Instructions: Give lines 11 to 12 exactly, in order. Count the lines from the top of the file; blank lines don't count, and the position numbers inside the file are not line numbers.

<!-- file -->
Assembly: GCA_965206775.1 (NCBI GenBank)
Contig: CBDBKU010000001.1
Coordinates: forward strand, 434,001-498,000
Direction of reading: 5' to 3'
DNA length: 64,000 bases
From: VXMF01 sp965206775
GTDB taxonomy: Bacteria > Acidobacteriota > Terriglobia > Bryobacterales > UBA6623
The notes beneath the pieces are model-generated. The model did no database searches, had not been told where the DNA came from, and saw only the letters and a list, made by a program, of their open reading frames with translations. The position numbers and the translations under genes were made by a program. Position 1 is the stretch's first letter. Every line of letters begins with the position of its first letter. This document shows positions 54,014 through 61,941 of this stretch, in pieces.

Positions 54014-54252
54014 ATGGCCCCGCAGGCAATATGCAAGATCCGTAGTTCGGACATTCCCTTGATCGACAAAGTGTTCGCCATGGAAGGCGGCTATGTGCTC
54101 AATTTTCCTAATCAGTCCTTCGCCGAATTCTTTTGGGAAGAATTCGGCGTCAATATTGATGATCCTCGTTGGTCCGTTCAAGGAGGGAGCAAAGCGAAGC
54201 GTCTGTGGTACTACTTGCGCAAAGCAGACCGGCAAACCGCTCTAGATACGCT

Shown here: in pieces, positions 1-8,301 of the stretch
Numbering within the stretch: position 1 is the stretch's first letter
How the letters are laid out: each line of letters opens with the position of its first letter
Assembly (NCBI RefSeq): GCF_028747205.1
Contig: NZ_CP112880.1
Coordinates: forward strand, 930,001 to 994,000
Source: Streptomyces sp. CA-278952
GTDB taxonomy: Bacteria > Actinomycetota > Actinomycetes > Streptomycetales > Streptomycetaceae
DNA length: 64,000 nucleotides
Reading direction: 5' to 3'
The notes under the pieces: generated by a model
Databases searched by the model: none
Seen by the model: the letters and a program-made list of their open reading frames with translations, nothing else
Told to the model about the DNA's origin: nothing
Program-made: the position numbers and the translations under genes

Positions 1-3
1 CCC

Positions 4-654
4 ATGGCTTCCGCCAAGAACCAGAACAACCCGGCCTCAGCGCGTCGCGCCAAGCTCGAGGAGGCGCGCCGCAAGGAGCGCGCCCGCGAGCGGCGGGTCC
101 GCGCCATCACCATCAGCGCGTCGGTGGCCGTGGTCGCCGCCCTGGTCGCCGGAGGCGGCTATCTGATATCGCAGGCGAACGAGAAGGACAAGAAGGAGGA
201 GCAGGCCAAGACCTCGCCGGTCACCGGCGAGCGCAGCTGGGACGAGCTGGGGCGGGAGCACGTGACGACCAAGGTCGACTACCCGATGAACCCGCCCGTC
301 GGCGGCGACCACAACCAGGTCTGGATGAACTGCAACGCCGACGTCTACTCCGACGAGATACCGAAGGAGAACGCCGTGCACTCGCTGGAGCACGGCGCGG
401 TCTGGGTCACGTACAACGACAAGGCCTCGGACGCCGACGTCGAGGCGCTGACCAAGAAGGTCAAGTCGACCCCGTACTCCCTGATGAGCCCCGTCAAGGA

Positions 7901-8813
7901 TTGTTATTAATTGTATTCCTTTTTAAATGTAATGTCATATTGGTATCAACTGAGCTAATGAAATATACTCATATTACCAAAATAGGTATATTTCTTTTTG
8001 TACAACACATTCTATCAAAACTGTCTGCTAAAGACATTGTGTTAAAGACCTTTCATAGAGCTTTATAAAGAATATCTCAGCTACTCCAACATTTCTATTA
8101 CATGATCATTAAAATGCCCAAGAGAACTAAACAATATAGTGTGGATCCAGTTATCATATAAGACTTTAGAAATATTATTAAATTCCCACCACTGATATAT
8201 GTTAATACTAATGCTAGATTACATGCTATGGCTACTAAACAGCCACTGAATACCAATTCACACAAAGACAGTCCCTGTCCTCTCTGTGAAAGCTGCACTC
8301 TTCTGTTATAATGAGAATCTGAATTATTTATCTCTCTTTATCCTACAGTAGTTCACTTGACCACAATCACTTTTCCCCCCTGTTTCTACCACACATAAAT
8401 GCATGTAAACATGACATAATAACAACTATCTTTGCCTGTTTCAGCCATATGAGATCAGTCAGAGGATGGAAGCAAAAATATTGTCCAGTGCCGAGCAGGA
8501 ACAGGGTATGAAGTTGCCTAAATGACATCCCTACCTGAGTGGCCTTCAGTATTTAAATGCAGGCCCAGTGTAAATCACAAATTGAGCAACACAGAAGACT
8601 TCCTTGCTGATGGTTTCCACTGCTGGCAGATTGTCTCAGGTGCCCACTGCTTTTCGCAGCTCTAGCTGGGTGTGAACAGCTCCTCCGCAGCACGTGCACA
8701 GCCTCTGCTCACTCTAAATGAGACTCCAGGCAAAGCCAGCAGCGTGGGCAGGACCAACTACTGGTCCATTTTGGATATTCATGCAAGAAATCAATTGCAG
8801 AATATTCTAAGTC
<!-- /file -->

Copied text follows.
54101 AATTTTCCTAATCAGTCCTTCGCCGAATTCTTTTGGGAAGAATTCGGCGTCAATATTGATGATCCTCGTTGGTCCGTTCAAGGAGGGAGCAAAGCGAAGC
54201 GTCTGTGGTACTACTTGCGCAAAGCAGACCGGCAAACCGCTCTAGATACGCT